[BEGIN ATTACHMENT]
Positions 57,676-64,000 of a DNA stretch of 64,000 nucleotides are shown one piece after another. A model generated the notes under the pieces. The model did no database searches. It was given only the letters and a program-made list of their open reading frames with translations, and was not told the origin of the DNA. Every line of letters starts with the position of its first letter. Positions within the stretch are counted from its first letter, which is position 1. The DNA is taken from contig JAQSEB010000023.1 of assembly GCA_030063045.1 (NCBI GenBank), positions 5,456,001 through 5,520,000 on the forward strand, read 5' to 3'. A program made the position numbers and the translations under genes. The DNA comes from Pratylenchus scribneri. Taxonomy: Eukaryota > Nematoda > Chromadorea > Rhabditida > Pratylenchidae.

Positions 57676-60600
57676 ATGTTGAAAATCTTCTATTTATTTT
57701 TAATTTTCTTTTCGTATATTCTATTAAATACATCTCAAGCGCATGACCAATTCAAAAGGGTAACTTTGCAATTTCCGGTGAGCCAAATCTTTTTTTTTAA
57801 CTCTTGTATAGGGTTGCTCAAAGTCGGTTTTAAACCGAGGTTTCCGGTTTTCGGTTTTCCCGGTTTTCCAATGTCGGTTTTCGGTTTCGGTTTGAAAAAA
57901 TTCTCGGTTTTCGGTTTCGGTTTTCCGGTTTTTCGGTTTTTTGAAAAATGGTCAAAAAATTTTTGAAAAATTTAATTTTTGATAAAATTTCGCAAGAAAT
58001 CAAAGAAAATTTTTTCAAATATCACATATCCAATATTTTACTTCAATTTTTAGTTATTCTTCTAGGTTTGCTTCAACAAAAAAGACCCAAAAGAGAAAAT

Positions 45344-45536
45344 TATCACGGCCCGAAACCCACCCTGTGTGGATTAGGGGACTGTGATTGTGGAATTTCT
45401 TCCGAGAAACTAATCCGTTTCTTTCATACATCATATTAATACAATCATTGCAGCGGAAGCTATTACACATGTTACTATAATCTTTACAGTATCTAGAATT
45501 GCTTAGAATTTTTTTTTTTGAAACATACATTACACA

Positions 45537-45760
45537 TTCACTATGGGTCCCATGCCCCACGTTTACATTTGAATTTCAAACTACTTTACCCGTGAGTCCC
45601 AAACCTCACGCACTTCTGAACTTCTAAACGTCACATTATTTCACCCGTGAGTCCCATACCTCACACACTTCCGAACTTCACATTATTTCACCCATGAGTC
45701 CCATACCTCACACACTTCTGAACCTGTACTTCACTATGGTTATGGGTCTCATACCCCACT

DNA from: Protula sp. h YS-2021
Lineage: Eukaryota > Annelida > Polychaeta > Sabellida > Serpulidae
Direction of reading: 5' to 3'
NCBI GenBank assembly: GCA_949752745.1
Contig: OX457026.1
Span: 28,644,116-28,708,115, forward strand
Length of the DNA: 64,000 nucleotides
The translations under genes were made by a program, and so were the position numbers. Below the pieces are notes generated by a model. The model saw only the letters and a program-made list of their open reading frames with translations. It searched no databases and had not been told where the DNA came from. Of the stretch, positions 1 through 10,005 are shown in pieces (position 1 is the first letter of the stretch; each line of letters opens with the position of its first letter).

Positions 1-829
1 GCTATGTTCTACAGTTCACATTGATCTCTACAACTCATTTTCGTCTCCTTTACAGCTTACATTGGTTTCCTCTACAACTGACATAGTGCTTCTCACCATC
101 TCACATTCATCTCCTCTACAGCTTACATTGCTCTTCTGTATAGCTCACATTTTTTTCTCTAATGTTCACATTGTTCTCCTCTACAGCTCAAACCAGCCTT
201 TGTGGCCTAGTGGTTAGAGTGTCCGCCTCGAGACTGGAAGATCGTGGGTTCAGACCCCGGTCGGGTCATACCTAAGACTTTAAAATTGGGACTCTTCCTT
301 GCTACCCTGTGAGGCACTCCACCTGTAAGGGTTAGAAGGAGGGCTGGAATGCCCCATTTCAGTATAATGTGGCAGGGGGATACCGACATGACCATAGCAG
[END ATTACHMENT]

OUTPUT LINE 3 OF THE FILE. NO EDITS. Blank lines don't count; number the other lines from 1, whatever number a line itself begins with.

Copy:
57676 ATGTTGAAAATCTTCTATTTATTTT